Pinoys engage in ‘rocket science’ that literally holds water
You don’t have to be a lab gown-donning rocket scientist to be a rocketeer.
Certainly, even Pinoy high school kids can come up with their own high-flying rockets, and not burn their houses (literally) and their pockets (figuratively) while doing it, even on a world-class level.
Reniel Rosacena and Nur Alan Paulo Barte II, both 16 and seniors at Palawan State University Laboratory High School, and their classmates were tasked by their science teacher Phabe Tabucalde to build a water rocket using just an empty water bottle and a cap, pen, cardboards and a few other knickknacks. When the rocket was built, they were then told to aim it at a soccer goal (of course, the field was cleared of other people). They hit the mark, and with that, they represented their school in a province-wide water rocket competition.
Rosacena and Barte were naturals, beating 38 other students from 18 schools in Palawan during the World Space Week water rocket competition held in the province from Oct. 4 to 10 last year. With the feat, they rocketed (pun intended) to the Asia Pacific Regional Space Agency Forum Water Rocket Event (APRSAF-WRE) at the Nihon University Funabashi Campus in Chiba Prefecture in Japan, held Nov. 27 to Dec. 1.
The competition was participated in by 72 students, 31 teachers, and supervised by 17 observers from as many countries: Australia, Bangladesh, Cambodia, China, India, Indonesia, Japan, Malaysia, Myanmar (Burma), Nepal, Pakistan, Philippines, South Korea, Singapore, Sri Lanka, Thailand and Vietnam.
Unfortunately, Rosacena and Barte’s rocket fell short of earning the top spots during the competition. Malaysian student Nor Hafizi bin Shaharudin bagged first prize, Japan’s Taiki Fukumoto and Tomomi Yoshimura were second and third, respectively.
Nevertheless, the Pinoy tandem led by Rosacena still had reason to keep their gazes up, as Juan Antonio Tuazon, promotions unit head and project leader of the Philippine Space Science Education Program (under the Department of Science and Technology’s Science Education Institute), said that Rosacena actually finished fourth, “literally inches away from the third placer.”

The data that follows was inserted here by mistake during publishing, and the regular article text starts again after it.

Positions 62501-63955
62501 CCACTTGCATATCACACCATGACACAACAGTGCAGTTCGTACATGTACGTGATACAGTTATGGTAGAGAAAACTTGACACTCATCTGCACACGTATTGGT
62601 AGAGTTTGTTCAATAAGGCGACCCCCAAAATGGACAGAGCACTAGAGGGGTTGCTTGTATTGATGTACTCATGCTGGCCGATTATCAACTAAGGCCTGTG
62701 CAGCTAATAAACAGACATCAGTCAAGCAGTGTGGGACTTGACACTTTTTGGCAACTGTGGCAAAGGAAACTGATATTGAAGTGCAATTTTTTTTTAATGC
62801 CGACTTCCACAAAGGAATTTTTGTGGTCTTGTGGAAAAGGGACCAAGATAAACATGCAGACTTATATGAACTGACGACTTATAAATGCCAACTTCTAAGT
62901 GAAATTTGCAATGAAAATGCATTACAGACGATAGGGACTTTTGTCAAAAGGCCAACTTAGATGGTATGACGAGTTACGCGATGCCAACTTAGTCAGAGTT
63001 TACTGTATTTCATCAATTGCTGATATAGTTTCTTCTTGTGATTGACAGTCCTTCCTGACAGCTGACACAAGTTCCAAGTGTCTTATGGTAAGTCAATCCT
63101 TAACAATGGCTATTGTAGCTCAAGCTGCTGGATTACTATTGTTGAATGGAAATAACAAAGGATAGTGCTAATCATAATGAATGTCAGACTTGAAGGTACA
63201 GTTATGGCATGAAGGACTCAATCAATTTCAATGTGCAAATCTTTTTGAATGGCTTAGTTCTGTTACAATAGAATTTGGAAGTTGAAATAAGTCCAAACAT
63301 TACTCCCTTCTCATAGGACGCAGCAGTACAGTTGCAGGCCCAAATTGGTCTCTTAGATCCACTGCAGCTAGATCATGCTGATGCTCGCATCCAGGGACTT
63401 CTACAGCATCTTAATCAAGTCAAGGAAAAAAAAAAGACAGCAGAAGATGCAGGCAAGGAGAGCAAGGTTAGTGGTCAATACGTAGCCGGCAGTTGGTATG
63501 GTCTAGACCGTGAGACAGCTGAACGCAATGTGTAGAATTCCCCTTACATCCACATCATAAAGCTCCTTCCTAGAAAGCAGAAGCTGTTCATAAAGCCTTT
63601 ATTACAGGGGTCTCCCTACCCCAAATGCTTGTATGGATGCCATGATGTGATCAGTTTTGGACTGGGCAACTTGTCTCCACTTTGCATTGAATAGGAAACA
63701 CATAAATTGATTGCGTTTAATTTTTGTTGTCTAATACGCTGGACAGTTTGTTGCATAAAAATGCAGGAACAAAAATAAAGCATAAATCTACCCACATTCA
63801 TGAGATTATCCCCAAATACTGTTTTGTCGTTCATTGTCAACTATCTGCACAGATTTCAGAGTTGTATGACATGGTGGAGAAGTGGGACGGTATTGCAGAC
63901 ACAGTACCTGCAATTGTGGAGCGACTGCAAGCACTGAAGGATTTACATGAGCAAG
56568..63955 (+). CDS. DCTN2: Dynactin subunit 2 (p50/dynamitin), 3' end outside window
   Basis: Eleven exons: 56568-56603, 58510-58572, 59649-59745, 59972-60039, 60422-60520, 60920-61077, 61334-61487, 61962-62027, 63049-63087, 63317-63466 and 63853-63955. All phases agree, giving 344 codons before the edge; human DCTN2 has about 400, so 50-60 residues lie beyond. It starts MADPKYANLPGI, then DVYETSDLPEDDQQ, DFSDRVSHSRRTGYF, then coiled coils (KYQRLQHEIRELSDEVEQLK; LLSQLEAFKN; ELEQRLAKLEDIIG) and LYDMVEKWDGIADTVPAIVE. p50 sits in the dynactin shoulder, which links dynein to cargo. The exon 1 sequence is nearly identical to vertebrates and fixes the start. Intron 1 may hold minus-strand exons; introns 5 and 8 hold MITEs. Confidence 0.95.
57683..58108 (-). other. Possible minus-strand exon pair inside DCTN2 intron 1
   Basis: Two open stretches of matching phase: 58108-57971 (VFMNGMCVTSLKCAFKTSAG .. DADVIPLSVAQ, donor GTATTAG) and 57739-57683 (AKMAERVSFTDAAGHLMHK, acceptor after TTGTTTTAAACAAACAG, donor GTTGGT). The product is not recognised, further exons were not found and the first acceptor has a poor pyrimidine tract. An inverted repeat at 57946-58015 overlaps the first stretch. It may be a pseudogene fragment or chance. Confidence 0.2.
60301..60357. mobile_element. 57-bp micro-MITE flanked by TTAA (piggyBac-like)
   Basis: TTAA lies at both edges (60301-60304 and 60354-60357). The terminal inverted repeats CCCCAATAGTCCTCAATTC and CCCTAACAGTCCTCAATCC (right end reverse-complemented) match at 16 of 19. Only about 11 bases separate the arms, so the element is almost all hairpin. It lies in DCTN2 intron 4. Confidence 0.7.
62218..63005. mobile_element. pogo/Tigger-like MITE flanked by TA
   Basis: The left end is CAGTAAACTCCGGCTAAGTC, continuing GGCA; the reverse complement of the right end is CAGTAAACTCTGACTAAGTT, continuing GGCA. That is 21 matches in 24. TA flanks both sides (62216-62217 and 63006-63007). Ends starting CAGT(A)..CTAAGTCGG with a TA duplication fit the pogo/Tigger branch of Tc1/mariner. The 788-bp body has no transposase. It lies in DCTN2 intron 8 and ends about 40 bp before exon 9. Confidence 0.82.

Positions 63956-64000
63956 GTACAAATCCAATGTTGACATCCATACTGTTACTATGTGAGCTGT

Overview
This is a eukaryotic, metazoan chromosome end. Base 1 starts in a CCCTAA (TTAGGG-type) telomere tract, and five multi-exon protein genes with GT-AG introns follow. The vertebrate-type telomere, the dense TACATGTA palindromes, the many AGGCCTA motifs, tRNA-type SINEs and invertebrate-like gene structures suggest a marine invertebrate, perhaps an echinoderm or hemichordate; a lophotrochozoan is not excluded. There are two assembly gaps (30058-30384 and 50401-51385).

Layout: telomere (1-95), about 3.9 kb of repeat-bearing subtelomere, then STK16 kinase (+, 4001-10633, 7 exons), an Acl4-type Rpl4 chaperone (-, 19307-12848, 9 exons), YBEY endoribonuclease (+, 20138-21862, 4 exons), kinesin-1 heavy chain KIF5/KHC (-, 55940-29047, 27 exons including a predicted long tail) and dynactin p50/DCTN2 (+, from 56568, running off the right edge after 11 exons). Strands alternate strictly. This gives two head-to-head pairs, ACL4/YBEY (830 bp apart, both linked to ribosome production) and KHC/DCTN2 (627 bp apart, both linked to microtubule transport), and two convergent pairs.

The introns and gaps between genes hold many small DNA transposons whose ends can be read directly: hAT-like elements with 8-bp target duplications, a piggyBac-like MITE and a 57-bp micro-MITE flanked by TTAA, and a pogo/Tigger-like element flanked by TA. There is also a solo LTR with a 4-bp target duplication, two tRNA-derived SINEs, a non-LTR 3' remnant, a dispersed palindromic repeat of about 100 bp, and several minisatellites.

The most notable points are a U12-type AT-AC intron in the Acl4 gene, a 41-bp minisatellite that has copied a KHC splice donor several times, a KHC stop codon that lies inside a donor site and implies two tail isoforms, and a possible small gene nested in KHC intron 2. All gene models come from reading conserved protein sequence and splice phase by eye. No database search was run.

The 22nd APRSAF-WRE will be held in Bali, Indonesia, tentatively set in the first week of December 2015.
The Department of Science and Technology-Science Education Institute sent Rosacena, Barte and Tabucalde to Japan to compete in the APRSAF-WRE. Tuazon and Dr. Rogel Mari Sese, Philippine Space Science Education Program’s focal person, accompanied the team.
Sese is also president of Regulus SpaceTech, chair of Southeast Asian Young Astronomers Collaboration, and National Point of Contact for Space Generation Advisory Council (in support of UN Program on Space Applications).
Inquirer Science and Health saw the team building their rockets at the Nihon University in November.
Water rocket project
“The water rocket was our project in physics during the first grading. We didn’t expect our school to receive an invitation to compete in the competition. Reniel’s group garnered the highest reach of the rocket. My group came in second,” recalled Barte.
Rosacena said it was their first time to venture out of the country. Rosacena is taking a serious look at computer science in college, while Barte plans to take up, you guessed it, petroleum engineering in college.
“We didn’t have an idea how to make a rocket, let alone a launcher, so we googled the Net, and figured out our own designs. The shape of water bottles in the Philippines is not the same as the ones on the Net,” said Tabucalde with a laugh.
The World Space Week is an annual celebration held from Oct. 4 to 10. Tuazon said that the Philippines is an active participant of this celebration. DOST-SEI celebrated its WSW in Palawan.
Tuazon said: “It was in 2004 that the SEI first launched the first Philippine Space Science Education Program. Since we have the mandate to promote science and technology to the Filipino youth and popularize space science as a field of study, there arises the competition. The highlight is the water rocket competition of the entire Philippine Space Science Education.”
He explained that in 2014, all Philippine representatives to the competition came from Palawan, as it was the host province for the WSW in the country.
Does one have to have high grades in physics to be chosen to compete in the water rocket competition?
Tuazon replied: “We do not choose the students for their grades. We would like to promote space science for everyone. Everyone can learn science.”
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